Pygmalion reviewed at Liverpool Playhouse
Pygmalion is a play by George Bernard Shaw. This review is based on its run at Liverpool Playhouse from 7-11 March 2017.
Take some raw material. Manipulate it, reshape it. Then stand back and consider what you’ve made.
That’s what Henry Higgins does with Eliza Doolittle in Pygmalion, George Bernard Shaw’s celebrated satire of class and manners, first performed in 1913. But it’s also what the theatre company Headlong do with this play, which visits Liverpool Playhouse as part of a national tour. At some point, we must assume they started with Shaw’s original text, but over the course of two hours it is digitised, pixelated, filtered and rewound, and by the end, it’s not quite clear how much of Shaw’s vision remains.
The show, directed by Sam Pritchard, is theatre as a close cousin of multimedia performance art, with all the conceptual distillation and stylised presentation that implies. Anyone hoping for a ‘traditional’ reading of the play would do well to be forewarned, although the open-minded should still investigate. Because however familiar the story – and it’s inspired everything from a famous musical to a possibly even more famous 1980s Heineken ad – Headlong can always be trusted to deliver something new.
Although there’s much technological gloss, Shaw’s plot remains intact. Eliza Doolittle is the lowly flower seller plucked from the London streets by the calculating phonetics professor Henry Higgins. In a moment of bravado, Higgins claims that he could pass off Doolittle as a duchess by taming her unruly speech (although the play’s original cockney is here replaced by an accent from deepest Leeds – a nod, perhaps, to the West Yorkshire Playhouse where this production was first seen).
Higgins’ attempt to remodel Doolittle takes both characters in directions they don’t expect, leading to questions about authenticity and the meaning of social codes. But if themes of artifice and transformation are implicit in Shaw’s text, here they are hammered home using every high-tech trick at Headlong’s disposal. From projected text to video sequences to some extraordinary sound manipulation – sometimes comic, often grotesque – this is a production that dispenses with any notion of a recognisable time, place or setting, and replaces them with a collision of free-associating intellectual games.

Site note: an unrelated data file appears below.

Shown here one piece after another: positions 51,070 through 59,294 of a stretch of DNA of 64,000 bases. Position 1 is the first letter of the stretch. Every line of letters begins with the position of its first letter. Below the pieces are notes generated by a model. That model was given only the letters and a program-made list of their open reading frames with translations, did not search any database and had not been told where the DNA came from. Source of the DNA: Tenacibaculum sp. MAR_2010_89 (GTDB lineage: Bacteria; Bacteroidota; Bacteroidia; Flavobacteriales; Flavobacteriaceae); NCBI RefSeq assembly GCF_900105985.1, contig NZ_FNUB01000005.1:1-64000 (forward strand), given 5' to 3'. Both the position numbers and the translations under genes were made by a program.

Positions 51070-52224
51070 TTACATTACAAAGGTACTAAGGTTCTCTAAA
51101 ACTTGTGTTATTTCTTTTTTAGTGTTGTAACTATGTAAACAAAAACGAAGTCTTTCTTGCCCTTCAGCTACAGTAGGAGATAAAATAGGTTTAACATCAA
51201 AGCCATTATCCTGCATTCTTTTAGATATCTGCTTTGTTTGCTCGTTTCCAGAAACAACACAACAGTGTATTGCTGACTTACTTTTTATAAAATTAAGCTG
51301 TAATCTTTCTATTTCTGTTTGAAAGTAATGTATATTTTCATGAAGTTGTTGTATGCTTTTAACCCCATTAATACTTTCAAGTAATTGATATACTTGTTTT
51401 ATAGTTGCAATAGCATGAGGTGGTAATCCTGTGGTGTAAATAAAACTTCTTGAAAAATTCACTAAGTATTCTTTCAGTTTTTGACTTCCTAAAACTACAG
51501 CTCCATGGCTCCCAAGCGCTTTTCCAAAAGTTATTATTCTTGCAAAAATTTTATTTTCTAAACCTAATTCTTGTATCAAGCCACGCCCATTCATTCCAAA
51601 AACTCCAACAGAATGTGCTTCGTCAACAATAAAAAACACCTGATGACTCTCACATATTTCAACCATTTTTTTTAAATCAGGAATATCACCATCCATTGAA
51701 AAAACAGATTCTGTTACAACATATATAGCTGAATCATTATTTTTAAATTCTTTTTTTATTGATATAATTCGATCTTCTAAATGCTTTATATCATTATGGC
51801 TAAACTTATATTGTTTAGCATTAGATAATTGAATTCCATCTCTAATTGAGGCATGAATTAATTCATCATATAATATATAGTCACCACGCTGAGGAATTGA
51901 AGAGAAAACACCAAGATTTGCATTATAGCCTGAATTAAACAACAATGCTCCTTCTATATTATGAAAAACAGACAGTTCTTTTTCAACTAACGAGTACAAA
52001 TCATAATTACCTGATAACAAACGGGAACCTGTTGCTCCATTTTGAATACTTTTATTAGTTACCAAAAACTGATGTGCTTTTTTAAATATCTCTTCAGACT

There’s no doubt that a great deal is lost – in terms of belief in the characters’ relationships and engagement with their plight at least. But there are so many crafty flourishes and daring manoeuvres that the play becomes something akin to a spectacular gallery installation or a performed essay rather than a theatre piece. A surprising, often enjoyable one at that.
The performers are given a difficult job, in that many of the roles are rendered deliberately mannered and frosty, but Natalie Gavin’s Eliza Doolittle supplies plenty of much-needed emotional warmth. And there are some genuinely inspired moments delivering big fat laughs that are enabled solely by the high-tech presentation. One such gag that probably flew particularly well in Leeds involves the pronunciation of a Yorkshire place name. I’m from over that side of the Pennines myself so I enjoyed the delicious joke, but unfortunately in Liverpool, the only guffaw was mine.
I’m a big fan of Headlong and regard their version of 1984 as one of the best theatrical adaptations I’ve seen, but Pygmalion doesn’t hit that level of artistic coherence. The production occasionally feels encumbered by its technological whizz-bangs, and elements that in the past I’ve regarded as Headlong’s signature effects – flickering strip-lights, a stroboscopic intensity – start to seem merely cosmetic, as if they’ve been plucked a little too easily from the shelf.
For once then, the company’s manipulations haven’t resulted in a new kind of magic, but the experience remains a fascinating one all the same. It’s an extreme treatment for the play that spawned My Fair Lady, but should Pygmalion fans therefore give it a miss?
As Eliza Doolittle might say, “Not bloody likely”.
© Damon Fairclough 2017
Share this article